I was in your same position about 2 months ago. Got the Puma/Rossi in 454 Casull. Still fires 45 Colt, but plenty strong enough to handle any 45 Colt non-cowboy load I care to toss at it. I've been very happy with it.

hawk45
July 11, 2009, 10:09 PM
I was in your same position about 2 months ago. Got the Puma/Rossi in 454 Casull. Still fires 45 Colt, but plenty strong enough to handle any 45 Colt non-cowboy load I care to toss at it. I've been very happy with it.
That sounds like the way to go.. I may have to go with the 454 Casull.

mdThanatos
July 11, 2009, 10:18 PM
Those Ubertis are gonna be more expensive than the Marlins you are looking at. The Rossi is a good strong action and if it is for fun shooting it should be fine as is. The only thing you hear bad about them is from CAS shooters but they slick up real nice for competition and there is a good smith out there for them but he gets a lot of requests, but you won't need to worry bout that.

Not sure where you live but you can check to see if there is a CAS club nearby, just contact the match director and tell him you want to check it out and usually you can watch for free, then get invites to try out some of the shooters equipment and you can see how you like each gun. At the local club we have 1873's 1894's and 92's and haven't met a selfish person yet.

Txhillbilly
July 11, 2009, 10:45 PM
I have a Uberti 24" 45 Colt and a Winchester 94AE 24" 44 Mag and shoot some pretty hot loads out of both with no problems. I'm sure that there are some loads that are probably too hot for these guns,but that is what common sense is for,Knowing when to say thats enough power!

Owlnmole
July 11, 2009, 11:48 PM
Not a lever action, but if you are looking for a fun campanion to your .45 LC lever gun or revolver, the H&R Buffalo Rifle comes in a handy little .45 LC carbine.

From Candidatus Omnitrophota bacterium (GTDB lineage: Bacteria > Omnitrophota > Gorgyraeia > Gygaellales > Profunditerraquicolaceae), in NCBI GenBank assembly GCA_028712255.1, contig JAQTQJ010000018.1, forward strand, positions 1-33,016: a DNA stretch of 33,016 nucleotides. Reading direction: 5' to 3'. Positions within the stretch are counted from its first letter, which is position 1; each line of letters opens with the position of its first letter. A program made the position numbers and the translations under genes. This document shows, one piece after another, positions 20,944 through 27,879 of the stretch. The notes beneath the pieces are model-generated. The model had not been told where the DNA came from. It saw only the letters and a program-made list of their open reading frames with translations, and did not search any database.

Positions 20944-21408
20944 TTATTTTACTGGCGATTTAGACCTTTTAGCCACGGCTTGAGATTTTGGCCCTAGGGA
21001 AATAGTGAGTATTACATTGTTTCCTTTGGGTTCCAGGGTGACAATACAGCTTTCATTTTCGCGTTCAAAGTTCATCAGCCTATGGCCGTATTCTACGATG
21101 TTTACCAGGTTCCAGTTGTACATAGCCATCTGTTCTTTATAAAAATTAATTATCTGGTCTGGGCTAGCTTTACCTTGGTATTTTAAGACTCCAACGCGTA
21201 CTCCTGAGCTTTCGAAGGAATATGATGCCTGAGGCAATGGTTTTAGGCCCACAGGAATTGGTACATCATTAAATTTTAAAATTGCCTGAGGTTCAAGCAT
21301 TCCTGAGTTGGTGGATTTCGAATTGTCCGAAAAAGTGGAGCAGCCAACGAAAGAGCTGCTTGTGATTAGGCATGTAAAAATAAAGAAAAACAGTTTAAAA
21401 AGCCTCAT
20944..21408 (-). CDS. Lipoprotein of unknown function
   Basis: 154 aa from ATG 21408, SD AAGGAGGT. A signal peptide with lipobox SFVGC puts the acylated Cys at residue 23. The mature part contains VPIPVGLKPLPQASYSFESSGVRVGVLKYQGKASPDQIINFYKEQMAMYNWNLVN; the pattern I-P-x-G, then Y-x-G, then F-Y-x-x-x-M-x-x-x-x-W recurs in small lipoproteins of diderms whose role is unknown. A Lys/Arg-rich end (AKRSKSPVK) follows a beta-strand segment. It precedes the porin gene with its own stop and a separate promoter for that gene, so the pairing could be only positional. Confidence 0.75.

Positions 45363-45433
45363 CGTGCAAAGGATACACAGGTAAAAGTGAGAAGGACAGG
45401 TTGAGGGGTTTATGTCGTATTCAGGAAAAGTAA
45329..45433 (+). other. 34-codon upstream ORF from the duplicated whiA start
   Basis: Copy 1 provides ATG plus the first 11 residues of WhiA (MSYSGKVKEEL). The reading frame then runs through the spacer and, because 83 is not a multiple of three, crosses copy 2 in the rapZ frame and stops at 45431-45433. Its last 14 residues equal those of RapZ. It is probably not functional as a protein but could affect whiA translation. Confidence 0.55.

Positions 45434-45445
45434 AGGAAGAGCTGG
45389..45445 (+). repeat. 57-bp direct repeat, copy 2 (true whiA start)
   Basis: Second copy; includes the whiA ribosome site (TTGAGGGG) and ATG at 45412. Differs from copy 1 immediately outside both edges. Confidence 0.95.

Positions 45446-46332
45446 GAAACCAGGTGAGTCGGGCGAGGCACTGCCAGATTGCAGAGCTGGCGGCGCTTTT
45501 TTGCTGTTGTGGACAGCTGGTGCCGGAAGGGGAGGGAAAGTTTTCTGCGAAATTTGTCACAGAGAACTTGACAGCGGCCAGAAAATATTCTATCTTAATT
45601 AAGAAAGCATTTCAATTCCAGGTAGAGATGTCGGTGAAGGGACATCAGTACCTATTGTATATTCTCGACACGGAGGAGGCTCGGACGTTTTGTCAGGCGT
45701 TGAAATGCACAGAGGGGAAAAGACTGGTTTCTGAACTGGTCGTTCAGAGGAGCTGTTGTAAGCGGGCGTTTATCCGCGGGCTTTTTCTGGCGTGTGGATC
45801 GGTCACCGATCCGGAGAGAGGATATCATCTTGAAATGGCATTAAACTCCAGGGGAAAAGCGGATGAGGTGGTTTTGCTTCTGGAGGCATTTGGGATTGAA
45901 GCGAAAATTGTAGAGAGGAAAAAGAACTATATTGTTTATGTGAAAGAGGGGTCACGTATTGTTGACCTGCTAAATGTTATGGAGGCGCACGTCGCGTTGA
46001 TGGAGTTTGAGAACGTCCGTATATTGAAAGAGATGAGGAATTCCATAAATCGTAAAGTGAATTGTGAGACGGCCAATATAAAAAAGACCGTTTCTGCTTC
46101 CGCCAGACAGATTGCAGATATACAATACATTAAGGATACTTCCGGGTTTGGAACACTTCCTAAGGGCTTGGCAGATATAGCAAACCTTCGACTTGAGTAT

http://www.hr1871.com/images/zoom_cr_45lc.jpg (http://www.hr1871.com/Firearms/Rifles/buffalo.asp)

1858
July 11, 2009, 11:59 PM
Got the Puma/Rossi in 454 Casull. Still fires 45 Colt, but plenty strong enough to handle any 45 Colt non-cowboy load I care to toss at it. I've been very happy with it.

The Marlin 1894 will also handle stout .45 Colt loads. In fact, I shoot the same loads out of my Ruger Redhawk and the Marlin. The '94 in .45 Colt is the same design and dimensions as the .44 Magnum so they can handle anything from mild to wild.

:)

SASS#23149
July 12, 2009, 12:18 AM
To me,there is no comparing the metalurgy (sp) between any marlin, or winchester, and any Italian made gun.I've had my rossi for years and realllly like shooting it....45colt of course,lol....but the marliins can be made to run faster and are just a superior weapon.
same goes for my italian 'colt's', very ugly inside and softer metal than rugers,colts,etc.
imho,ymmv,etc

gga357
July 12, 2009, 01:58 AM
The '73 won't handle the hot loads, but it is the best looking and smooth. The '94 and '92 will handle the hot loads. I don't have the 92 but it is next on my list. Puma.

Ed Ames
July 12, 2009, 02:41 AM
I just picked up the puma M92 in .454 as well.

I'm not a lever nostalgist (didn't watch many Olde Weste movies as a kid) but my stainless 20" puma is slick, compact, and feeds .45LC or .454 flawlessly with a quick flick of the wrist. Hard not to like.